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Silk Road by MGB – Days 76 to 84 in Iran

Monday, 3 July 2017

We’re through to Day 92, our last day in Asia, tomorrow we cross the Dardanelles, from Asian to European Turkey and then on into Bulgaria.

But more on Turkey shortly, meanwhile here’s a quick summary of Days 86 to 94 in Iran. Tashi was my co-driver on this stage and after crossing the border from Turkmenistan – crazy Turkmenistan – we spent a couple of days in Mashhad, chiefly notably for the shrine of Haram-e Razavi, the most holy place in Iran. You want to research the great split between Shia and Sunni Muslims? Well this is a good place to start. Unfortunately I’ve got about as much interest in that great divide as I do in the split between Catholics and Protestants. Get over it is my feeling.

▲ On the other hand we had some interesting meals in Iran, here are Tashi and Maja tacking kebabs. You eat an awful of kebabs in Iran.

◄ From Mashhad we headed west, down to the Caspian Sea. Not far from Mashhad we turned off the road a short distance to the Radakan Tower, it’s an impressive 25-metre-high construction although its purpose remains something of a mystery. It was probably used for making astronomical observations, a relative to Ulugbek’s Observatory which we saw in Samarkan. My MGB had another mechanical hiccup requiring a short stop while we were at the tower, an old fashioned fault (most of the faults that develop are old-fashioned ones), this time it was a sticking carburetor float needle.

▲ Our drive across Iran stuck to the north, skirting north of the mountains that fence Tehran off from the Caspian and then crossing from Iran into eastern Turkey. I was regularly surprised how green and fertile this northern band of Iran looks, nothing like the deserts to the south. At times the farming country looked almost English, like this view from the Hezar Pich lookout above the town of Gorgan.

▲ Then down, and it was down, to the Caspian Sea. For some reason it had never occurred to me that the Caspian might be below sea level. As at Turpan in China a few weeks previously there was nothing announcing that you’d reached that depressed altitude. It never looked like a particularly attractive sea and the beaches were often depressingly grey and dismal looking. Despite which beach towns, like Mahmudabad, where we first sighted the Caspian, were often well equipped with beach toys.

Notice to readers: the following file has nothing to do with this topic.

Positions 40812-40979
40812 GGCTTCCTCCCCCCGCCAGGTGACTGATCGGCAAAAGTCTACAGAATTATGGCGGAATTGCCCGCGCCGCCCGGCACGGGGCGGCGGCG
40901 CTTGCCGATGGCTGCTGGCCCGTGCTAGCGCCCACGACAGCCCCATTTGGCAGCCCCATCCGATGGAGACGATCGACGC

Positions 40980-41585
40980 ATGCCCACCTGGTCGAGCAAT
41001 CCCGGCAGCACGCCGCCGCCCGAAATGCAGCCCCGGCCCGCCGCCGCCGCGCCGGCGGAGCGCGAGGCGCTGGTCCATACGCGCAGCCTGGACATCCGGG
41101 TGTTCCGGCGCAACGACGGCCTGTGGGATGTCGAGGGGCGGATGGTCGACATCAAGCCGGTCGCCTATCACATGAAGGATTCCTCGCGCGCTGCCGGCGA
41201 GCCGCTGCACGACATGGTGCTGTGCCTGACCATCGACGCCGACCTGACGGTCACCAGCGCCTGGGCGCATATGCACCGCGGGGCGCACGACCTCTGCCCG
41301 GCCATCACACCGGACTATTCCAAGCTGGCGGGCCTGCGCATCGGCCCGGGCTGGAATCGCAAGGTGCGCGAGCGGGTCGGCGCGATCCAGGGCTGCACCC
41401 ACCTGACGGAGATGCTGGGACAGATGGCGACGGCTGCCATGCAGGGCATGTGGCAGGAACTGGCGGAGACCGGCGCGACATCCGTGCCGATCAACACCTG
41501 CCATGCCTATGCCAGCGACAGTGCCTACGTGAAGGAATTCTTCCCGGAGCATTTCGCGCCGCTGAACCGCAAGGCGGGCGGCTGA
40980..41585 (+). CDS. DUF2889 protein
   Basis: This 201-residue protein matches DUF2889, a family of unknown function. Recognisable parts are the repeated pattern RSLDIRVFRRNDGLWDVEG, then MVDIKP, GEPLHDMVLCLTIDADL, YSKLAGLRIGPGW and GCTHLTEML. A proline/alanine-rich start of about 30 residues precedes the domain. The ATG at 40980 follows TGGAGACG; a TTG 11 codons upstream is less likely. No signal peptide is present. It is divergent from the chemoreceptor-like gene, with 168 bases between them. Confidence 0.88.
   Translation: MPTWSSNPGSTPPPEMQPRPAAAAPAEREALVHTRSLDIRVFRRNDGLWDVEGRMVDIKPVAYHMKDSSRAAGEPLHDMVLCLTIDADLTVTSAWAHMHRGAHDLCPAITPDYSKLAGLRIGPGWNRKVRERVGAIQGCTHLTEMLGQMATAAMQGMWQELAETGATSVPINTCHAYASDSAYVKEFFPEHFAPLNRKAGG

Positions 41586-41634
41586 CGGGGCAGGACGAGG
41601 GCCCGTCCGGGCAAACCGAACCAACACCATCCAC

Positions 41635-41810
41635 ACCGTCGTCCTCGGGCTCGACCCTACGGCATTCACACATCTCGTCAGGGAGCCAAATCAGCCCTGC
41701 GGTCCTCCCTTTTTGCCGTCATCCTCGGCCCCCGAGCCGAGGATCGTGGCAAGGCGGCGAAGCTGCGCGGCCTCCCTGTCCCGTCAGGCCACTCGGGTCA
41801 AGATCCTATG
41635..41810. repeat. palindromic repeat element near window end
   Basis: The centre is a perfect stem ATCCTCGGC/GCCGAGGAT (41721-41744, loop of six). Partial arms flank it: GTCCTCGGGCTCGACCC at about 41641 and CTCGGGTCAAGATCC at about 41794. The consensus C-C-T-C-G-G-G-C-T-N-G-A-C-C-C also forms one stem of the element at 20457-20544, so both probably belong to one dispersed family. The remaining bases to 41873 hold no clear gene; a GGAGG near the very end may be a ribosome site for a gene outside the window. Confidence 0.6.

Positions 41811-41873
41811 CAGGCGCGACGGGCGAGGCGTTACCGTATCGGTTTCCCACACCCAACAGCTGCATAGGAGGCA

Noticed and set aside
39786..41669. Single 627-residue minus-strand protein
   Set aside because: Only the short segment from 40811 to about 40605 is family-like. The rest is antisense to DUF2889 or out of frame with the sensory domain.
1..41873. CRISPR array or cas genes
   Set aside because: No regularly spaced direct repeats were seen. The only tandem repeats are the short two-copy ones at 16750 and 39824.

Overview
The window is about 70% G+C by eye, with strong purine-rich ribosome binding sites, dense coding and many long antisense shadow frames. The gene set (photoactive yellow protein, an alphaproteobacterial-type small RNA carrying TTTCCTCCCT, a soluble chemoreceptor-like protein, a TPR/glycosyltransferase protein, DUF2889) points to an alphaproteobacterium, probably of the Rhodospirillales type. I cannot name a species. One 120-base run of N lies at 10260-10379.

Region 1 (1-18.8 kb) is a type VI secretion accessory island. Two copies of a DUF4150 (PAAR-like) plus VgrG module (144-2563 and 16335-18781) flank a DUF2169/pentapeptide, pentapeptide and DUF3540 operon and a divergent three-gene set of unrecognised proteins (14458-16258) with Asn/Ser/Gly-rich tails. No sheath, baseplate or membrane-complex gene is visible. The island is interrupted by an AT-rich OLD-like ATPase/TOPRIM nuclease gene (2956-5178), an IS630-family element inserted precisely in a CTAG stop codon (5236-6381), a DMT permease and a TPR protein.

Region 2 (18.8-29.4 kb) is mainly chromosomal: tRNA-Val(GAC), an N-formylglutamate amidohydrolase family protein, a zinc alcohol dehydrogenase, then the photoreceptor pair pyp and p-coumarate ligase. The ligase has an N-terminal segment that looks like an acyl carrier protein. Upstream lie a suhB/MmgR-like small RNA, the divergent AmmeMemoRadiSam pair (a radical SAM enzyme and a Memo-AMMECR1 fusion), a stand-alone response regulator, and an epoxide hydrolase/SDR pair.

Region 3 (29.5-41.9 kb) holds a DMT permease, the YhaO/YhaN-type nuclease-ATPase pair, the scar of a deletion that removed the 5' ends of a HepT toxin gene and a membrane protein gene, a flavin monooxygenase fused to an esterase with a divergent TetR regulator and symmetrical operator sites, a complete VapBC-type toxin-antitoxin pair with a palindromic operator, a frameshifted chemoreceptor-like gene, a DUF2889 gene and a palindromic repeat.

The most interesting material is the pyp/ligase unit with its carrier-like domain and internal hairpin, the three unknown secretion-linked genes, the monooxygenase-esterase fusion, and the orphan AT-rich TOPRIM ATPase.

◄ We made an excursion from Rasht to the beautiful village of Masuleh, built on a hillside so steeply that one house often perches on top of the house below. Here’s my daughter (and Iran co-driver) Tashi walking up through the flower-decked streets of the village.

▲ Eventually we turned away from the Caspian Coast and climbed steeply on a road running close to the Azerbaijan border. Then it was down, a little bit, to Ardabil with the beautiful Sheikh Safi-od-Din Mausoleum, even if the china collection from 1612 Chini Khaneh was all carted off to Russia in 1828 where it now lives in the Hermitage in St Petersburg. The gold and indigo Ghandil Khaneh still looks terrific.

▲ Cappadocia in Turkey? No it’s Kandovan in Iran, where we stayed in cave rooms carved out of the rocky pinnacles, just like Cappadocia where we would arrive a few days later.

▲ En route to Urmia (aka Orumiyeh) we crossed the long causeway over Lake Urmia and spotted this campsite on a salt spit stretching out into the lake.

▲ The Iranians really like urban sculpture, I’ve commented about all the, often whimsical, pieces that pop up in the middle of roundabouts or beside roads. Or try this reader on the pedestrianized stretch of Khayyam St in Urmia.

▲ Finally, just before we crossed the border into Turkey, I found the Black Church (Qareh Kalisa) a total surprise. Why had I never heard of this wonderful Armenian Church with its walls embellished with superb reliefs?